You might be forgiven for thinking that the law regarding trade mark protection for product shapes is a bit of a mess. The latest development is that the UK trade mark authorities have refused an application by Nestle to register the four-finger Kit Kat shape, which is described in the application as ‘four trapezoid bars aligned on a rectangular base’. The reasoning: the shape isn’t intended to act as a brand identifier but rather as an aid to the consumer, in that it helps the consumer break the bar up. Which makes the shape technical in nature! The hearing officer went so far as to suggest that the brand identifier in the case of Kit Kat is in fact the colour red that’s used on the packaging. A somewhat surprising result, a mere year after the EU trade mark authorities decided that the Kit Kat shape could be registered as a Community Trade Mark (CTM).
Conspiracy theorists will point to the fact that in both cases Nestle’s trade mark application was opposed by Cadbury, but the opposition only succeeded in the UK, which is of course Cadbury’s home country. They may also point to the fact that Cadbury had another surprise victory in the UK a while back when the company managed to persuade the High Court that it was entitled to get a UK trade mark registration for the colour purple, following a vigorous opposition by Nestle. This despite the fact that colour marks are every bit as difficult to register as product shape marks. And despite the fact that the court felt the need to issue this warning: ‘Unless the registration of trade marks is kept firmly in its proper sphere, it is capable of creating perpetual unjustified monopolies in areas it should not.’ Features like product shape and colour are clearly very important in the ultra-competitive confectionery market, where issues like impulse buying, supermarket check-out placement, and child pressure come into the mix.
Nestles’ failure in the UK (and victory in the EU) should be seen in the context of another product shape case we reported on last year. Lindt failed in its attempt to get a CTM registration for the shape of the Lindt bunny (in gold foil with red ribbon and a bell), because the authorities felt that chocolates of this shape and appearance were commonplace, especially around Easter Time, with the result that the shape and appearance were not likely to be seen as an indicator of commercial origin. This despite the fact that Lindt had managed to get trade mark registrations for this same shape and appearance in a number of individual EU countries – it’s not clear just how valuable these registrations in fact are, because Lindt recently failed in its attempt to enforce its German registration against a competitor called Riegelen, although it did have success against a different competitor in Austria!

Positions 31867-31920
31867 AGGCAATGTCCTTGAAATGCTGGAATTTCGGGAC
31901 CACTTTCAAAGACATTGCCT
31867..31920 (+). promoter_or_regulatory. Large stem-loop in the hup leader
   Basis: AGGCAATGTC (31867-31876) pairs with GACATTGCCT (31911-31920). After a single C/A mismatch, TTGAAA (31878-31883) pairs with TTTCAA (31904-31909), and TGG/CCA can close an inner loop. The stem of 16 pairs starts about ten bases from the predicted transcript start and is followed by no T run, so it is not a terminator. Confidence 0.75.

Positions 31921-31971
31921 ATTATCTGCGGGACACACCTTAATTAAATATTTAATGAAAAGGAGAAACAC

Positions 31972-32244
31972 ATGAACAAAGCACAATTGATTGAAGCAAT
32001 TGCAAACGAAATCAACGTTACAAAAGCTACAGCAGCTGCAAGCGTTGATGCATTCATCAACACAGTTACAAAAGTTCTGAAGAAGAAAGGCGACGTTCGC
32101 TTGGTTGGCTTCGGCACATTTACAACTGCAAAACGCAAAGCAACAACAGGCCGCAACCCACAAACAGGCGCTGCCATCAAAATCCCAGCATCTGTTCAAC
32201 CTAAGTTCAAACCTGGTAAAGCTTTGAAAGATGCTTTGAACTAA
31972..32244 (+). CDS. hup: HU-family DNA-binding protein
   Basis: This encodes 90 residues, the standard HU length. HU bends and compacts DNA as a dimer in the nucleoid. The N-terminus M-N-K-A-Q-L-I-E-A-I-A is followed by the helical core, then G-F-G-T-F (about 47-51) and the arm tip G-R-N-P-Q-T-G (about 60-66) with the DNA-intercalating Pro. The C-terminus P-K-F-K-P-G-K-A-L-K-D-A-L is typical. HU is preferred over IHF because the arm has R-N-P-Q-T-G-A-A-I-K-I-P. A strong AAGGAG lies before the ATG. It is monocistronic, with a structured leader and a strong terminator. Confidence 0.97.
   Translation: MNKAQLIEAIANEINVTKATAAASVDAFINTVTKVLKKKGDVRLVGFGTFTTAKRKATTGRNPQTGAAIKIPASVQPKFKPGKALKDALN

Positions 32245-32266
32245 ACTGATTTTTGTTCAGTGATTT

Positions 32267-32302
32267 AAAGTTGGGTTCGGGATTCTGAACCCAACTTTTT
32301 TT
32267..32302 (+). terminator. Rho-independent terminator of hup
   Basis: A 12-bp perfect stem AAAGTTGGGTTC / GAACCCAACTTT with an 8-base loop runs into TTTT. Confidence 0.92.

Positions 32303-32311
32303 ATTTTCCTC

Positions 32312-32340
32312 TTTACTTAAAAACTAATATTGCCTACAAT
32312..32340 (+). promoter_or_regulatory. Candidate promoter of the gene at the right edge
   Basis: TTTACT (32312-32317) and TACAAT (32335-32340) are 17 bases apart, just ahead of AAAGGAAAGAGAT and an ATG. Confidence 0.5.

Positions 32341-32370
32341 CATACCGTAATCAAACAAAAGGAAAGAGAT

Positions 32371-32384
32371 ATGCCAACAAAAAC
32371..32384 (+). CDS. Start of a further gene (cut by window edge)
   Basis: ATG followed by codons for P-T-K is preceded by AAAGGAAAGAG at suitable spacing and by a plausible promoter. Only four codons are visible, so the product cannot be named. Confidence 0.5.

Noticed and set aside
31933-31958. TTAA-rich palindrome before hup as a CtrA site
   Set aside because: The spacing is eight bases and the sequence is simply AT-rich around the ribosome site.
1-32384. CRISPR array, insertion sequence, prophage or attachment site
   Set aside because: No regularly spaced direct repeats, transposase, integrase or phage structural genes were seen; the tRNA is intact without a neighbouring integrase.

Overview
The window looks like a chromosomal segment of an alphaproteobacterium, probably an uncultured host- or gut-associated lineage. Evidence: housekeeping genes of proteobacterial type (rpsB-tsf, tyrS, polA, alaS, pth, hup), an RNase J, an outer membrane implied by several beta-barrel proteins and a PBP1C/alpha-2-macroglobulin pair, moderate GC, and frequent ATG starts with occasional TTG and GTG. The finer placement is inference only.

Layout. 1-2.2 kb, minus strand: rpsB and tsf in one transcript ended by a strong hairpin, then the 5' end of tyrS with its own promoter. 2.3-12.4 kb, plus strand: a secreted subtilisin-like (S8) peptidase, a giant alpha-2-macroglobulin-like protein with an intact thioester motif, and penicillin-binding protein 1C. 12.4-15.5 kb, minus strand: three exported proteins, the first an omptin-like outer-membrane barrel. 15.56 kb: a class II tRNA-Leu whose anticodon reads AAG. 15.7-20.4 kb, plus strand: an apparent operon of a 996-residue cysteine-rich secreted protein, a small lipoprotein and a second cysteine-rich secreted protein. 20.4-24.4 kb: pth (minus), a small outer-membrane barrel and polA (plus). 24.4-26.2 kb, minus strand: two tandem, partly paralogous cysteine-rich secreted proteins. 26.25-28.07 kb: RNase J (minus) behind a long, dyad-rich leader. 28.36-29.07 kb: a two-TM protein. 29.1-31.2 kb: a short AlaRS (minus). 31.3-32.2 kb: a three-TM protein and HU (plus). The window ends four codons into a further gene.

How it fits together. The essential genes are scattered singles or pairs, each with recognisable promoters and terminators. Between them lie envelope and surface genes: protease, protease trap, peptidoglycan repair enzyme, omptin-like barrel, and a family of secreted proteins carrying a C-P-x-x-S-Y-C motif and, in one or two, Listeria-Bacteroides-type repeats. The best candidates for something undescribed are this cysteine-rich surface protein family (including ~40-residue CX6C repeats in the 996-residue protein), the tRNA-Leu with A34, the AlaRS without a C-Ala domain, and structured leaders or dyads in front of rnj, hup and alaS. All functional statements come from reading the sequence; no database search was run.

There are two main problems with product shape trade marks. The first is that the law specifically prohibits the registration of shapes that have a technical function. As I mentioned, the UK application for the Kit Kat shape was refused on this basis, and there have been a number of high-profile CTM casualties in the past – the Lego block was refused for being technical in nature, as was the shape of the Philips three-headed shaver, and, very recently, the shape of a three-ball vibrator (no need to go into detail here!).
The second problem is that, even if the shape doesn’t have a technical function, the courts and trade mark authorities have made it clear that a shape will have to be quite special or unusual to be registered as a trade mark. The court in the Lindt case said this: 'Only a mark which departs significantly from the norm or customs of the industry and thereby fulfils its essential function of indicating origin is not devoid of distinctive character.’
Few product shapes seemingly meet this requirement. By way of example, CTM applications for the shape of the Bounty chocolate bar and the Werther’s Original sweet were refused. On the other hand, applications by car manufactures have been more successful – applications to register the shapes of Porsche, Smart and Mini were accepted. In an interesting case that was heard in the UK last year, an application to register the Scrabble tile – described as comprising a 3-D ivory coloured tile which has a letter and a number from 1-10 on the top surface - was refused because it wasn’t sufficiently precise.
In South Africa there’s not a great deal of a case law on product shape trade marks. Some time back the Supreme Court of Appeal held that the shape of the Grunberger wine bottle was not a valid trade mark because shapes don’t generally indicate origin. But in a more recent decision that same court accepted that the three-stripe motif that appears on Adidas shoes performs a trade mark function rather than a decorative function. This may not be a product shape in the strict sense, but the decision does suggest that the courts may be more open to the idea of trade mark registration for unusual marks.
South African companies wishing to protect product shape should certainly consider trade mark registration as an option. They should also consider design registration, an oft- overlooked area of intellectual property law. A product shape can be protected by way of a design registration for up to 15 years – with design registration novelty rather than distinctiveness is the requirement. It’s also possible to use both systems in tandem. A product shape that is new can initially be protected by a design registration and subsequently by a trade mark registration (which can be renewed indefinitely) once the shape has become distinctive.